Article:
At the railway station, the dithering old station master, Mr Cribbins, was faffing about with flags and hooters. Needless to say he cannot make the trains run on time. I lured him to some sidings by pretending my little dolly was trapped in the rails, then buried him up to his neck in coarse sand. I read him the riot act, or at least a version of it improvised by Il Duce, translated into English by my mysterious mentor. Back on the platform, I took up Mr Cribbins’ flag and hooter and deployed them in such a manner that I struck fear into the hearts of train drivers throughout the land. It was a good morning’s work.

Later I cut this picture out of a magazine:


On A Talisman

There is a big damp building and at the top of the building there is an attic and in the attic are stacked some wooden crates and in one of the crates, wrapped up in yellowing newspaper, there is a talisman of great significance.

The talisman in this case takes the form of a pewter dog. Neither the pewter nor the simulacrum of a dog is in itself significant, nor the combination of the two. There is a sense in which the talisman might as well be a plasticine shoggoth. The talismanic property of the pewter dog inheres in its significance, not in its physical form. That form is, in any case, ephemeral, for everything crumbles, everything on earth, eventually. The earth itself will crumble. We are speaking of unimaginable stretches of time, the consecutive life-spans of millions and billions, oh! uncountable, gnats.

The pewter dog in the crate has a terrible power. It has been forgotten, wrapped up and stored away in a crate among other crates in an attic in a big damp building now abandoned and, eek!, slated for demolition. So says the sign tied with tough plastic tags to a post outside the building. The word CONDEMNED is prominent, in big bold black block capitals. Bulldozers will be appearing any day now, grumbling along the street first thing in the morning, in the mist.

But who should come clumping along the street this moment, on a windy afternoon? Why, it is Tiny Enid! The plucky tot with the club foot, in her polka dot dress, has heard tell of the pewter dog. Do not ask how, for there are mysteries within mysteries where the doings of Tiny Enid are concerned. As she clumps along the street she is swinging a crowbar. She is going to break into the big damp building and rummage through its rooms until she finds the talisman.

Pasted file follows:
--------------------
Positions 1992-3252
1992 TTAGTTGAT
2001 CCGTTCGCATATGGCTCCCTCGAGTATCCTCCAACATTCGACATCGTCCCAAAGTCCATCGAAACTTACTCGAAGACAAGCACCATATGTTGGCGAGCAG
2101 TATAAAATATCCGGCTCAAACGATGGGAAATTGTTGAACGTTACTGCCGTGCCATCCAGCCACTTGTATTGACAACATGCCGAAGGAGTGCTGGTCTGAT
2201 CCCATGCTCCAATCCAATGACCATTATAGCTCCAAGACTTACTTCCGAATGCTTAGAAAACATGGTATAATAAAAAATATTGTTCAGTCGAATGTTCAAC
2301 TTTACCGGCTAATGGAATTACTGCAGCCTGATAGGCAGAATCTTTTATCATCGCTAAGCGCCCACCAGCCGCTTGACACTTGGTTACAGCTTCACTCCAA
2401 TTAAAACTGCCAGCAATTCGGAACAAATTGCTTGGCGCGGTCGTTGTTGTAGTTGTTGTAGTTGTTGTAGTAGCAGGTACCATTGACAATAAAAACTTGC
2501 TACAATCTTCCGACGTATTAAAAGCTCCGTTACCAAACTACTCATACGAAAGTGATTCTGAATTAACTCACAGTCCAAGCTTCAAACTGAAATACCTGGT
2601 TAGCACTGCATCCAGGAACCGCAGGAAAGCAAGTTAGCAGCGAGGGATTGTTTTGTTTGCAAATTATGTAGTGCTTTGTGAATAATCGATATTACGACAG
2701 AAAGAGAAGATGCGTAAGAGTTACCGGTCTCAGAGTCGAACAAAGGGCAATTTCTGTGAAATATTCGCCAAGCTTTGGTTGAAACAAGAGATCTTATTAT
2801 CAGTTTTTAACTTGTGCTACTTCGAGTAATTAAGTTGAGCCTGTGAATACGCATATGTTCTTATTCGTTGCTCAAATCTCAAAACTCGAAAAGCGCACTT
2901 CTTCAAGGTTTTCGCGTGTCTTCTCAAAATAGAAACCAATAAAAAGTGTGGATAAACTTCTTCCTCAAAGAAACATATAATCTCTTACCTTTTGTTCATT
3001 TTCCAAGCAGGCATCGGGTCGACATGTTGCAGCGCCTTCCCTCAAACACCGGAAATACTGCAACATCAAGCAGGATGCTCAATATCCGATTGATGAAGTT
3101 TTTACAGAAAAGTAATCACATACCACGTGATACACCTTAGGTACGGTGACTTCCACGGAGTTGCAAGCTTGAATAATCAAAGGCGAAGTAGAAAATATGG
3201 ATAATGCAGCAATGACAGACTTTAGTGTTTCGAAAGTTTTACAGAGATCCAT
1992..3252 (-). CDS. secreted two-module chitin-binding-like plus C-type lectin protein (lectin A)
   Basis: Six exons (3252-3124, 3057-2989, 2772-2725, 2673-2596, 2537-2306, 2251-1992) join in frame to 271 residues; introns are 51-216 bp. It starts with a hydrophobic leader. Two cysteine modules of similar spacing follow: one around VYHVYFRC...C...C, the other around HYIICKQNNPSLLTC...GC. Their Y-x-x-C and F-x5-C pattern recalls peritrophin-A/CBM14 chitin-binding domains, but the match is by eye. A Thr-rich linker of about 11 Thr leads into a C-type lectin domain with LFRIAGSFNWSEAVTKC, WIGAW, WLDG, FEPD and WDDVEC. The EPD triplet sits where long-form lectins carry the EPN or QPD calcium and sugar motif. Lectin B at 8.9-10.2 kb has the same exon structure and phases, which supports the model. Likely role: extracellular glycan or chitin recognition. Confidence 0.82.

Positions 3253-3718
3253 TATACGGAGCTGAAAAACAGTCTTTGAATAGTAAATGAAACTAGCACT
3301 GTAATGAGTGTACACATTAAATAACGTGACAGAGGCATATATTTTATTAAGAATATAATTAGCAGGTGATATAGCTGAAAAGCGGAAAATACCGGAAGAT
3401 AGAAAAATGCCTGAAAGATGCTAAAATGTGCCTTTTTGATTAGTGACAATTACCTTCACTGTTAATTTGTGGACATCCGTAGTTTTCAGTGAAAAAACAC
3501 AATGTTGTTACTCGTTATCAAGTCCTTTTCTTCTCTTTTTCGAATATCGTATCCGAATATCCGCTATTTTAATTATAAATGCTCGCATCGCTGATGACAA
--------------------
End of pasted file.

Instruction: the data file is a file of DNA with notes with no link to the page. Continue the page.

Also coming along the street, from the opposite direction, is a copper. Constable Globule is an old-fashioned copper with a bristly moustache and an avuncular manner. He is also a man suffused with a terrible righteousness. He is a lay preacher in a small and peculiar religious sect, for whom a vast swathe of human behaviour is sinful and unforgiveable. Breaking into an empty big damp building with a crowbar, for example, consigns the perpetrator to eternal hellfire.

Tiny Enid does not believe in hell. Nor does she believe in heaven. It is difficult to say what she does believe in, other than her own heroics, and perhaps one or two tenets of fascist ideology. We could say, then, that the imminent meeting of Tiny Enid and Constable Globule, both approaching the big damp building from opposite directions, is equivalent to the meeting of an immovable object and an irresistible force. Which represents which is not a question we are qualified to answer.

Before they meet, however, there is a moment of congruence when, if we were to draw imaginary lines between Tiny Enid and Constable Globule and the pewter dog talisman in the crate, they would form an equilateral triangle. Hold on to your hats!, for this will prove to be a decisive moment in the history of the world. Were the triangle to be drawn between Tiny Enid and Constable Globule and any other object, any other object whatsoever, we would not be bandying about such a dramatic claim. But the talisman, remember, is significant, even if we are not sure wherein its significance lies. All we know, at this stage, is that somehow its significance is connected, in some unfathomable yet decisive manner, with both Tiny Enid and Constable Globule.

Interestingly, neither the plucky tot nor the copper are aware of any of this. Tiny Enid’s thoughts are bent on breaking and entering, with the aid of her shiny new crowbar. Constable Globule’s brain is filled with prayer, a silent prayer, one beloved of his sect. He is also on the alert for any signs of wrongdoing.

Now watch, as the tot and the copper move inexorably towards the points on the street where they will make up an equilateral triangle with the pewter dog in the crate in the attic of the big damp building. Do not cover your eyes, do not plug your ears with cotton wool. Be not afraid, for there is nothing to fear. The decisive moment is fast approaching. There will be wonders.

Oops! Tiny Enid has taken a tumble. She has a club foot, remember, and sometimes totters, for example if the paving slabs of a pathway have not settled flat, due to shoddy workmanship by paviours. And Constable Globule has spotted a misdemeanour. An urchin has discarded a toffee apple wrapper on the street. The copper swerves off his allotted course, to cross the street to apprehend the urchin and give him a ticking off. Then he will march him to a litter bin and have him dispose of his wrapper lawfully.

Now the triangle will never be formed. The future of the world will take a different course. Tiny Enid, winded from her tumble, and her crowbar having fallen down a drain, decides to return home. Constable Globule, having ticked off the urchin, goes to tick off further urchins. And far far away, in the jungle, the mighty jungle, the lion sleeps tonight.

Dearth Of Thread